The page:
Profile

ANNISS, Edward
(Service number 23/991)

Aliases
First Rank Rifleman Last Rank Rifleman

Birth

Date 18 March 1892 Place of Birth Burkes Pass

Enlistment Information

Date 29 May 1915 Age 23 years 2 months
Address at Enlistment Grampions Road, Burke's Pass, Mackenzie Country
Occupation Shepherd
Previous Military Experience
Marital Status Single
Next of Kin John ANNISS (father), Burke's Pass, South Canterbury
Religion Church of England
Medical Information Height 5 feet 9 inches. Weight 166 lbs. Chest measurement 35-38 inches. Complexion fair. Eyes grey. Hair brown. Sight & hearing both good. Colour vision correct. Limbs well formed. Full & perfect movement of all joints. Chest well formed. Heart & lungs normal. Teeth - upper plate, lower fair. Free from hernia, varicocele, varicose veins, haemorrhoids, inveterate or contagious skin disease. No vaccination mark. Good bodily & mental health. No slight defects. Fit.

Military Service

Served with NZ Armed Forces Served in Army
Military District

Embarkation Information

Body on Embarkation New Zealand Rifle Brigade, 1st Battalion
Unit, Squadron, or Ship D Company
Date 9 October 1915
Transport Maunganui or Tahiti or Aparima or Navua or Warrimoo
Embarked From Wellington, New Zealand Destination Egypt
Other Units Served With
Last Unit Served With New Zealand Rifle Brigade, 3rd Battalion, A Company

Military Awards

Campaigns
Service Medals 1914-1915 Star; British War Medal; Victory Medal
Military Awards

Award Circumstances and Date

No information

Prisoner of War Information

Date of Capture
Where Captured and by Whom
Actions Prior to Capture
PoW Serial Number
PoW Camps
Days Interned
Liberation Date

Discharge

Date Reason

Hospitals, Wounds, Diseases and Illnesses

March 1916 - pneumonia - admitted to hospital; doing well; 16 September 1916 - received wounds. 5 October 1916 to Hospital Ship; 9 October embarked for England; Gunshot wounds to neck & back.

Post-war Occupations

Death

Date 13 November 1916 Age 24 years
Place of Death Southern General Hospital, Oxford, United Kingdom, ex France
Cause Died of wounds
Notices Timaru Herald, 18 November 1918
Memorial or Cemetery Pidley (All Saints) Churchyard, Huntingdonshire, England
Memorial Reference East Part, near North Boundary
New Zealand Memorials Timaru War Memorial Wall; Fairlie War Memorial

Biographical Notes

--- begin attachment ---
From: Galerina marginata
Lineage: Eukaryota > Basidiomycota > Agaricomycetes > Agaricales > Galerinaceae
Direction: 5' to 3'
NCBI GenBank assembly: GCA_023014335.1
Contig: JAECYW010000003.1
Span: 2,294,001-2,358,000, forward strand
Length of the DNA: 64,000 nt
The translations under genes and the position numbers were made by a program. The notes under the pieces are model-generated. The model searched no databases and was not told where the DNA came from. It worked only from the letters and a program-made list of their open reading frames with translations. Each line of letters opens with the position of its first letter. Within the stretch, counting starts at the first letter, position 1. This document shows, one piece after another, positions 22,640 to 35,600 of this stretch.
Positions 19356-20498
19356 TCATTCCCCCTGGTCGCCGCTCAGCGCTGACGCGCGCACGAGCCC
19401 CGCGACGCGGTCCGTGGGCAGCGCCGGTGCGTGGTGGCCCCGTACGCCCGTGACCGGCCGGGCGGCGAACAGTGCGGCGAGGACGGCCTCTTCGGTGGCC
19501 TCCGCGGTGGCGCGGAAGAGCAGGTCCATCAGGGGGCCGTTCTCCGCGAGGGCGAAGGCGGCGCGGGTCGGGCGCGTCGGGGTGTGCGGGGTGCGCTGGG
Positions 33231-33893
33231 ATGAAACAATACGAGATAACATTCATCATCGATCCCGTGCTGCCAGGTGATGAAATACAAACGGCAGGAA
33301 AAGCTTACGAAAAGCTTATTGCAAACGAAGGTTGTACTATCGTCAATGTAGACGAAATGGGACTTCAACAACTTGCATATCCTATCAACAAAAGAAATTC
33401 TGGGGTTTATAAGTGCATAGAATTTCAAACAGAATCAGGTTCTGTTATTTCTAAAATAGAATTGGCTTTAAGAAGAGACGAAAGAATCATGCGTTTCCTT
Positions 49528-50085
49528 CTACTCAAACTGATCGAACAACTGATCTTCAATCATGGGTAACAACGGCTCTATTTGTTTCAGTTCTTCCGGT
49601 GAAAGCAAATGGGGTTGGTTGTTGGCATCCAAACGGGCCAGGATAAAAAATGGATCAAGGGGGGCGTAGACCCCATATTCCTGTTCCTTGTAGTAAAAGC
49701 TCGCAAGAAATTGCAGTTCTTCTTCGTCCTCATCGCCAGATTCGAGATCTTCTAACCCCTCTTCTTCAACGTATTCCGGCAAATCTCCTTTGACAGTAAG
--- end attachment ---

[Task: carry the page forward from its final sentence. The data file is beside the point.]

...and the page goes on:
Edward Anniss was born on 18 March 1892 at Burke’s Pass, the son of John and Margaret (Maggie, née O’Neill) Anniss, of School Road, Fairlie, South Canterbury. He was baptised on 22 May 1893 at St Albans Anglican Church, Pleasant Point, the family being of Burke’s Pass. His father was a waggoner and contractor at Burke’s Pass and often held contracts for shingling and maintenance of roads with the Mackenzie County Council. The winter of 1895 was considered the “most severe ever experienced in the Mackenzie County since the first white man set foot there”. Mr Hope of Richmond Station planned to take his rams down the lake (Tekapo) by boat, and then by the snow-ploughed road to Burke’s Pass. The road was well cleared from the Pass to the Tekapo by means of a snow plough. “The snow plough was a God-send,” Mr Hope wrote, and J. Anniss did his work well under the most trying circumstances, and deserves credit for it. He also engaged in farming, his ewes and lambs in a paddock suffering a good deal in a severe hail storm in October 1905. In May 1906 John Anniss acquired the licence of the Tekapo Hotel, holding it until he transferred it in January 1914. Mr Anniss was a member of the Burkes Pass Householders (School) Committee as early as 1895, and filled this position frequently over the next twenty years. He also served as a committee member of the Mackenzie Collie Dog Club. Edward was educated at Burke’s Pass School, where in 1900 in the Infants class he was awarded a prize. The Burke’s Pass School concert held in September 1905 was exceptionally well supported despite the heavy rain, two drag loads coming from Fairlie, visitors from Tekapo and further up country, as well as “all the Burke’s Pass folk”. Edward and his brother John were amongst the performers, Edward giving a comic song in character with a mate, and in the farce “Caught at Last”, he played the part of a swagger. Perhaps his father was the Mr Anniss who took part in the side-splitting farce “Hoaxed and Coaxed”. Edward featured among the school prize-winners again in 1905 – Proficiency Standard VI and first place in Standard VI for “best kept gardens”.